I had lots of lessons to review this week which is great. Keep them coming! For those of you working on Lesson 3 and who want to do the extra credit, I can send you the pattern template we use for the Masters Program. It is much easier to write a pattern when you have a specific format to follow. Just let me know if you want the template and I can send you the link.
TIP OF THE WEEK--CALCULATING GAUGE
This is the last tip about how to measure and calculate gauge. Once you have your measurements and stitch/row counts, you can do the final calculations. I am a math idiot and even I can do this.
Stitch Gauge: Divide the number of stitches by the width. Using the Garter stitch example below, 23 stitches divided by the width of 4.125 is 5.575. This is the number of stitches per inch. How useful is this number? Not all that much unless you are designing or adapting a pattern. If you look at any pattern or at the ball band on a skein of yarn, it gives you the gauge for 4". This is the "standard" (if anything is "standard" in the world of knitting). By the way, this is a totally random number. It could be anything. So if I want to compare my gauge to the expected gauge for the yarn or the gauge required for a pattern, I need to multiply my gauge per inch (5.575) by 4 to get a more useful figure. This gives me 22.303. Since I can't cast on .303 of a stitch, I round it down to 22. My stitch gauge over 4 inches is 22. Now have have something I can work with.
Row Gauge: I repeat this for the row gauge. 32 rows divided by 2.875 is 11.130. I multiply this by 4 to get 44.521 and since I can't knit .521 of a row, I round it up to 45. How important is row gauge? It depends on the stitch pattern you are working. If the pattern is stockinette or garter or some pattern where there is no row repeat, you can always knit fewer or more rows to get the length specified in a pattern. If the stitch pattern has a row repeat, row gauge is much more important. For many patterns, you just can't stop in the middle of a repeat. The stitch count might be wrong or it might look really unbalanced.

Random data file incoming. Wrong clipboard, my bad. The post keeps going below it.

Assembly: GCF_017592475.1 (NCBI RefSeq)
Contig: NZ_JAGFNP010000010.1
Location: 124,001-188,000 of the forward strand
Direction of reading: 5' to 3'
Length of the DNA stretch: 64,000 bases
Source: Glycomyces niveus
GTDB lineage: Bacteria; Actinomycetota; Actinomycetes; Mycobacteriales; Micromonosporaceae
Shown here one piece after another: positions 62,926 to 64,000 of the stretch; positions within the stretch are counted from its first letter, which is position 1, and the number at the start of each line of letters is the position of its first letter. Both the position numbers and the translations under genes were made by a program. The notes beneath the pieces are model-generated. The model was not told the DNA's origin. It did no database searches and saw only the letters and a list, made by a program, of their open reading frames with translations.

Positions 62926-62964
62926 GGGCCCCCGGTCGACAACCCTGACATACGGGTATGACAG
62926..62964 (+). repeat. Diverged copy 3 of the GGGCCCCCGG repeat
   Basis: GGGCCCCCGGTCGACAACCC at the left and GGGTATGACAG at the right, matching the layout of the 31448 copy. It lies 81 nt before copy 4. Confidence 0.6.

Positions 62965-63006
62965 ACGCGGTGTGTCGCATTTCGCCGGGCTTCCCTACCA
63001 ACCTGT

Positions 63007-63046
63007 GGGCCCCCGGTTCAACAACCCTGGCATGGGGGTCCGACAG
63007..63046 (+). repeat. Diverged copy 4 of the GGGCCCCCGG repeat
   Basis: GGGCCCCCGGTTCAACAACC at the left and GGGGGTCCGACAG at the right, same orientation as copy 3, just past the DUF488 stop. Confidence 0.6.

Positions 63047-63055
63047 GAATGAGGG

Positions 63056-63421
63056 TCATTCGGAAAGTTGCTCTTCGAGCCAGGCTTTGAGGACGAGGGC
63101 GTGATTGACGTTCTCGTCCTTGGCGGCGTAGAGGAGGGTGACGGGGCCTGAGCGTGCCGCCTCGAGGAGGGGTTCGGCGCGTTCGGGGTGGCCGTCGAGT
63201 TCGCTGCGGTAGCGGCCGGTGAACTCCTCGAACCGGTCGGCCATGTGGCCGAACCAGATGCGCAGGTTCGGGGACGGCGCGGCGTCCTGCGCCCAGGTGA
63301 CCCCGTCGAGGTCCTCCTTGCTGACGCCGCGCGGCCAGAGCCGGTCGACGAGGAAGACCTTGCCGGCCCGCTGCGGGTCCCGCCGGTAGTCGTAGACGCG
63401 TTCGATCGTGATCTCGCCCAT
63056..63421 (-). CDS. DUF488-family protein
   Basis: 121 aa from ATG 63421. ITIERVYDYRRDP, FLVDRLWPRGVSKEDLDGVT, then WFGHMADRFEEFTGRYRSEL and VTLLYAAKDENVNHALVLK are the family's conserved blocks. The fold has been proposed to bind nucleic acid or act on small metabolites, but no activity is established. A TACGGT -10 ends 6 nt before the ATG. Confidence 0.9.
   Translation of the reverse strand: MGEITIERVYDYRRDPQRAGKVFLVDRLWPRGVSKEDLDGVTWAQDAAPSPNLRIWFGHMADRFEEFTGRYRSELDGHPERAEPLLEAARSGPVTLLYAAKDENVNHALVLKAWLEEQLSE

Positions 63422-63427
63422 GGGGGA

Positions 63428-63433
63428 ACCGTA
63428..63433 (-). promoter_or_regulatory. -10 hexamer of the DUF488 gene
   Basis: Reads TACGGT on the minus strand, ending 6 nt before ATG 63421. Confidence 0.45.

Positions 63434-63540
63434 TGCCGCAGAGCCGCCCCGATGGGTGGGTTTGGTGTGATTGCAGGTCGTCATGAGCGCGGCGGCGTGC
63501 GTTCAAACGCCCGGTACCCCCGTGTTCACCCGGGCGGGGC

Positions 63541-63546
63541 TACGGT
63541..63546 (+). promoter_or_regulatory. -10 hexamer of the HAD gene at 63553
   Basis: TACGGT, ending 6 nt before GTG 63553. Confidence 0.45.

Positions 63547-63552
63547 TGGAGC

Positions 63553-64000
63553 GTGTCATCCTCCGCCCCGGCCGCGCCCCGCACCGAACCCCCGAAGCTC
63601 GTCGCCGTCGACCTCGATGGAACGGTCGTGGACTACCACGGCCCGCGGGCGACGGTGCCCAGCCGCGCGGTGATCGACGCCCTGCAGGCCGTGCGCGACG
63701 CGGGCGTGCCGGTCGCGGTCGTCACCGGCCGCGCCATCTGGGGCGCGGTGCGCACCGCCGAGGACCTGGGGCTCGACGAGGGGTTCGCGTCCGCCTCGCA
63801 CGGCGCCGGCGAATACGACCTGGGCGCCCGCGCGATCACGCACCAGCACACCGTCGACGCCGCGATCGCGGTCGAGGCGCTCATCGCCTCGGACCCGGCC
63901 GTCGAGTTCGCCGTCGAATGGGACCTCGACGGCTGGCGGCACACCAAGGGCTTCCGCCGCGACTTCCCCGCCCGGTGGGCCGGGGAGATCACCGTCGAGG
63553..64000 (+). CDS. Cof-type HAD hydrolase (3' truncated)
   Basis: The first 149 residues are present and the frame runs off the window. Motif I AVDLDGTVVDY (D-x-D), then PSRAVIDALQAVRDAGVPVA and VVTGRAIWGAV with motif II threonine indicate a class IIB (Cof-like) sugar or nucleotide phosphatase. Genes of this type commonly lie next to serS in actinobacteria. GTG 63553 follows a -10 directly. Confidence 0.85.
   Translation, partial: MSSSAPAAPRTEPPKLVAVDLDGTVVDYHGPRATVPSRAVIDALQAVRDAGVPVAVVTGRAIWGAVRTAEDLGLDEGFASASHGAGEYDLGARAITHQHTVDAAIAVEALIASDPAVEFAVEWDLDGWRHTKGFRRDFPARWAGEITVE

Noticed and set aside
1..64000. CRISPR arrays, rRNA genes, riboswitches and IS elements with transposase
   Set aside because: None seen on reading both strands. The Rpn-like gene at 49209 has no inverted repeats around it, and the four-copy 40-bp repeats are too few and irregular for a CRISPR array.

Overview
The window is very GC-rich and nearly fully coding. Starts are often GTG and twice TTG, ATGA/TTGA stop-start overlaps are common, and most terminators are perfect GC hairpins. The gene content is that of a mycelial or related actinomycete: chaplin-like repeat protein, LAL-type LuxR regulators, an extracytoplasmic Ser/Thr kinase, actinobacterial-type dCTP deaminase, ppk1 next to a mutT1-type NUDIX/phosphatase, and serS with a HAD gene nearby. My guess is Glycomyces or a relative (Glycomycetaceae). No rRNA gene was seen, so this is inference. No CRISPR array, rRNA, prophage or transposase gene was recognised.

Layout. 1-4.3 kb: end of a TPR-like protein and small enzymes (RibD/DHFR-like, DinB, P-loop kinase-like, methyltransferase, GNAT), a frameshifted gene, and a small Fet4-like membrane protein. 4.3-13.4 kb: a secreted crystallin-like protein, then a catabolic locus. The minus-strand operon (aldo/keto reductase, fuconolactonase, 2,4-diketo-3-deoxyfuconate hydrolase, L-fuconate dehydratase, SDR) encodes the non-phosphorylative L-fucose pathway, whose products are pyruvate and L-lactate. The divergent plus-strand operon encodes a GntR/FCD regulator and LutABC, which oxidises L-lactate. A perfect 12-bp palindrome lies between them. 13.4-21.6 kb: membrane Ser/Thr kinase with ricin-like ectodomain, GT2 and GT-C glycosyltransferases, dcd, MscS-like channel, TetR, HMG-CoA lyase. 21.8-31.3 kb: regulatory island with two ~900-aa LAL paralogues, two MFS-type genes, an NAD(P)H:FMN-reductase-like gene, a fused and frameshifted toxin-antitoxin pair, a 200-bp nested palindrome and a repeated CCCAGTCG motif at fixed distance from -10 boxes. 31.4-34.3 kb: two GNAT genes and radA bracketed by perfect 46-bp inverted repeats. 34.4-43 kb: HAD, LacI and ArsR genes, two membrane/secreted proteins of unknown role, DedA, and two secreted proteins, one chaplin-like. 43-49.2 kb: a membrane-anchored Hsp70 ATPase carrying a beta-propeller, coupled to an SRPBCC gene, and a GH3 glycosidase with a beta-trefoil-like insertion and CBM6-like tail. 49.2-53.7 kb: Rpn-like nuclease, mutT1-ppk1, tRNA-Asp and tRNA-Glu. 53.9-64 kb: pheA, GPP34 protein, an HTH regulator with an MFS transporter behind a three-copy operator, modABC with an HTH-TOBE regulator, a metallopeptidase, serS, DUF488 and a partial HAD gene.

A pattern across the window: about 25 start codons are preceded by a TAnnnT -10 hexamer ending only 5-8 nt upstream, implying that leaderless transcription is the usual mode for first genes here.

I've annotated the photographs of the stitch patterns I used for the marking and measuring tips with the final gauge.
That is the problem with gauge. It isn't fun and exciting but it is SO important. A great many of the knitters taking my Basics class do so because they'd like their projects to fit. The solution to that problem is an understanding of gauge. As soon as I finish up the handouts for the finishing course I am going to start working on a correspondence course for gauge. It will cover (among other topics) how to use gauge to alter patterns and how to use gauge to design garments.
The opera last week was wonderful. I'd never seen Manon before and I wasn't familiar with the music but the French demi-monde always makes for great costumes and plots. The final simulcast is this Saturday. Another demi-monde story...La Traviata. It was the first live opera I saw and it made quite an impression. This should be a fantastic production. Violetta is sung by Natalie Dessay who actually looks like she could be dying of consumption. So Salon will be on Sunday like last week.
I am so anxious to finish the Decoration Day jacket. The sleeves are done and I am working on the front bands. They are taking FOREVER! This isn't surprising when I consider that I have over 600 stitches on the needles. I was dreading figuring out the pattern for the bands. I knew I wanted a the peony design with the borders from the bottom but I assumed I'd have to do some regraphing at the back of the neck. I couldn't believe it when after I'd cast on the stitches that I was only 2 stitches off from my 31 stitch repeat. No regraphing required. I hope that is the case for the other sizes! That would be nice.
The front bands will have a facing but it will be in just one color. I hope to have it completely finished by mid week. We shall see.